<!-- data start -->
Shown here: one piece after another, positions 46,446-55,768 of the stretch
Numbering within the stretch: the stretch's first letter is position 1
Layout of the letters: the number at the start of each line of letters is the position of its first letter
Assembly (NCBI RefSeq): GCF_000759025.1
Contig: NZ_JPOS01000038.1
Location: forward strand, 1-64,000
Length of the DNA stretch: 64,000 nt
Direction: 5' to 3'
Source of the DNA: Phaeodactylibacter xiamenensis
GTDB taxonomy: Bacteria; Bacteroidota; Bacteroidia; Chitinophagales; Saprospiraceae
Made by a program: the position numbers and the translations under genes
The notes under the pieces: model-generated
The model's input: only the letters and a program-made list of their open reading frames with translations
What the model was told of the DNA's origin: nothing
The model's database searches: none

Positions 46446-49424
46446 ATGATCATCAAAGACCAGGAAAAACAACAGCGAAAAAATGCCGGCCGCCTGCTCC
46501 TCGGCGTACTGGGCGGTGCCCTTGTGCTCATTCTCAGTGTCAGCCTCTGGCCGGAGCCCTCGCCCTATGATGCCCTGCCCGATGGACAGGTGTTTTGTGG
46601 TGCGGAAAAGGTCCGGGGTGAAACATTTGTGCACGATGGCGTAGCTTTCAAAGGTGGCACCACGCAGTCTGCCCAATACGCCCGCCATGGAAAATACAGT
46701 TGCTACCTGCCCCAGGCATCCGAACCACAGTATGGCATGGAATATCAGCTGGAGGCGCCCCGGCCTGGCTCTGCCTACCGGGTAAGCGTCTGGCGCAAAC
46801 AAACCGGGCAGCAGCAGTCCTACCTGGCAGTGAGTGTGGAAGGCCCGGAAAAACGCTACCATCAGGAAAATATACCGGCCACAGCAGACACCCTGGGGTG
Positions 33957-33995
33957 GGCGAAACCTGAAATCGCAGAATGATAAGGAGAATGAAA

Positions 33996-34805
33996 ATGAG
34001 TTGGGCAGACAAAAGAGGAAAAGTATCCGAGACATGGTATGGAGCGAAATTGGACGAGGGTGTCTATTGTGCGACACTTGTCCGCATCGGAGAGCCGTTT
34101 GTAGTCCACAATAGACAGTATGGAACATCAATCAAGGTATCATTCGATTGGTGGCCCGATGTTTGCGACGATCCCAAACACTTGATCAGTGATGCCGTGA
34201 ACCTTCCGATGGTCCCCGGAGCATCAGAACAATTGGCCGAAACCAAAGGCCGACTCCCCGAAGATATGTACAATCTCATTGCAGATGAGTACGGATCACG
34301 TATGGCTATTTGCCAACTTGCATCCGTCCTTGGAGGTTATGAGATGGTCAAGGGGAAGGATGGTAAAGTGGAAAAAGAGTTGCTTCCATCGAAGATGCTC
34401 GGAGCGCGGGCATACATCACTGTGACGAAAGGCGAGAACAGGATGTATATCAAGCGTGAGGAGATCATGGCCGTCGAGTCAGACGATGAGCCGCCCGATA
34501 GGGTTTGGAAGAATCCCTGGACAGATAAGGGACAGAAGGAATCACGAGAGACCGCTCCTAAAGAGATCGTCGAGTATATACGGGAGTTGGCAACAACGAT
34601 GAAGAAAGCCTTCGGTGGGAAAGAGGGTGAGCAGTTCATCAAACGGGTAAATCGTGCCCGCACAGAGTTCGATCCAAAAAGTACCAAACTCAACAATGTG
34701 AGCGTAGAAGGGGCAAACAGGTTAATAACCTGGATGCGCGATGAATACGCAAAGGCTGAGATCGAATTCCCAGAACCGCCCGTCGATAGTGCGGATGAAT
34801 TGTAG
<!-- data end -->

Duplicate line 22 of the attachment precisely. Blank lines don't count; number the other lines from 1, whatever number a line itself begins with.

Positions 33957-33995